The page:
Oh, and there's no such thing as an almost infinate supply of fuel here on Earth. That's what they said about oil a hundred years ago and look at where we are now.
Might be too cynical but...
It'll be cheap for the producers, but they'll still screw us...
but taxed to make it more expensive than ever. Especially in the UK.
There's a lot of D in the ocean....
Given a reasonable input element for fusion (e.g. Deuterium) its really hard to see how we could exhaust the supply.
Too cheap to meter?
What they forgot was the cost of the transmission network to get the electricity to the consumers. That probably accounts for half the cost of our electricity bills. Neglecting the subsidies for the wind lot that is.
you forgot to factor in
You forgot to allow for the major sink for energy funding - greed of the CEO, BOD, and shareholders. Expect the cost of energy to increase exponentially with time and ease of production as the capital outlay is paid off.
but there is a lot more water than oil. Deuterium can be grabbed from water easier than it is to grab oil from coal (for example)
Eddies in the space time continuum?
Where's his sofa?
(My only excuse is that it is Friday afternoon)
The post is required, and must contain letters.
"Sadly, so far these doughnut "tokamaks" have always required more power to run than they can generate."
That is because none have been fitted with any generation equipment! Also very few (or only JET) have run with deuterium which is required for this type of fusion. Also the loses tend to increase with the surface area, but power generation increases with volume, so with ITAR being bigger, the efficiency will be higher.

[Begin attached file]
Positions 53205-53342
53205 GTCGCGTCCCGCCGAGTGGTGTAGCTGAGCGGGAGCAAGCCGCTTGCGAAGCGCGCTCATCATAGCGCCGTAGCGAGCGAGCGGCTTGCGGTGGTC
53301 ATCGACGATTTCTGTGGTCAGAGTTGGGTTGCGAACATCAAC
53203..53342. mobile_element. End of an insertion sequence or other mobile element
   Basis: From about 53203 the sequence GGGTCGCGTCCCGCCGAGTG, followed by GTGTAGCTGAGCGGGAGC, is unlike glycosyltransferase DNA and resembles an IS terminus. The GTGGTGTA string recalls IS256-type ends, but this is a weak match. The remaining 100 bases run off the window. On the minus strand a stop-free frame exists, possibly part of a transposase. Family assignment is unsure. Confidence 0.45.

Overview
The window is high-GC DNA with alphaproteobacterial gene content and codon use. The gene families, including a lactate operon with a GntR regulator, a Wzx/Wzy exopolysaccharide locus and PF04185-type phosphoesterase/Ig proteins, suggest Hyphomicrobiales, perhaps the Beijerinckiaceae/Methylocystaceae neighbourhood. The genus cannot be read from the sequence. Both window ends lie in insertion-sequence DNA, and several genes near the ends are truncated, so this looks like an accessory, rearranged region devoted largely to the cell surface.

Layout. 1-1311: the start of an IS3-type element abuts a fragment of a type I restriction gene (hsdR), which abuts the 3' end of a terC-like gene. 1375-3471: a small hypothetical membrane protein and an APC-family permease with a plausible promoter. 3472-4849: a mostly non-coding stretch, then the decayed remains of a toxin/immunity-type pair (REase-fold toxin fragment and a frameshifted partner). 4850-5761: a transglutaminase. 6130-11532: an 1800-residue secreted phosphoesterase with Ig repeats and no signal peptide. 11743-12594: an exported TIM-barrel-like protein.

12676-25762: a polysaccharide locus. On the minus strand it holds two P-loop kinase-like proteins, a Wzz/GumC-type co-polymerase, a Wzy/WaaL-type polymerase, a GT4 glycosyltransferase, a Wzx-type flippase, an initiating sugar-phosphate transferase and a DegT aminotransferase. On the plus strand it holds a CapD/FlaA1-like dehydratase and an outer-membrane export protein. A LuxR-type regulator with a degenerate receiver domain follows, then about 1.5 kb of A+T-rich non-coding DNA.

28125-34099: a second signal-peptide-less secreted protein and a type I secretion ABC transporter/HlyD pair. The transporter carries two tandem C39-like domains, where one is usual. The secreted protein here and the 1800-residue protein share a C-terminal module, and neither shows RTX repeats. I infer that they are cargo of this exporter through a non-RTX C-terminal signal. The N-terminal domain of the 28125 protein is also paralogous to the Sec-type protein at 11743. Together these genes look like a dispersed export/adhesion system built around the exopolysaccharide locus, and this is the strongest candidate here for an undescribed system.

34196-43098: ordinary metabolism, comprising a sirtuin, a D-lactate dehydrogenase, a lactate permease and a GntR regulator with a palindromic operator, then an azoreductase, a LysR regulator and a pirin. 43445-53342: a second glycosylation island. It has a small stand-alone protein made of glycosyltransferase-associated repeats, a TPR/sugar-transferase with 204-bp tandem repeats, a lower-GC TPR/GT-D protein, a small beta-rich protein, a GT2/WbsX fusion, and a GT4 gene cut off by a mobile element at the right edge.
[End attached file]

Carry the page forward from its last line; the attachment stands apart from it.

I thought that JET has actually had some short periods where the power generated by fusion within the plasma was more than the input power.
A further problem
is that D-T fusion produces energetic neutrons (~14MeV as compared to ~2MeV in a fission reactor). In a fission reactor there's lots of material around in the core (including moderator designed to capture neutrons) and most of the neutrons soon give up their thermal energy. But the plasma in which fusion reactions take place is a high-quality vacuum, so these energetic neutrons are either absorbed in the walls of the reactor or escape outside. In either case, capturing their thermal energy is problematic (science-speak for 'we have no clue how to do this').
D-3He fusion produces protons, which are controllable electromagnetically - but we don't have a good source of light helium.
>but we don't have a good source of light helium.
deuterium (and tritium) is a bigger problem. that as china sits on most of the lithium.
Deuterium is the easy part. You can get that simply by cracking water (and it's easy to crack water). Tritium, OTOH, you're right about. The easiest way to go about it is to hit lithium-6 with a neutron (it's doubly good--any neutron can do the job and the process releases rather than consumes energy). Other methods are either energy-intensive or low in yield. Still, it may be worth checking out used nuclear fuel and heavy-water reactors to scrape up more sources. Ontario already does this with its HWR.
So now fusion power is only 20 years away? As ever....
Not so sure...
...that "If ITER is successful it will generate more power than it consumes and a new era will dawn for the human race."
Fusion will only be the new dawn when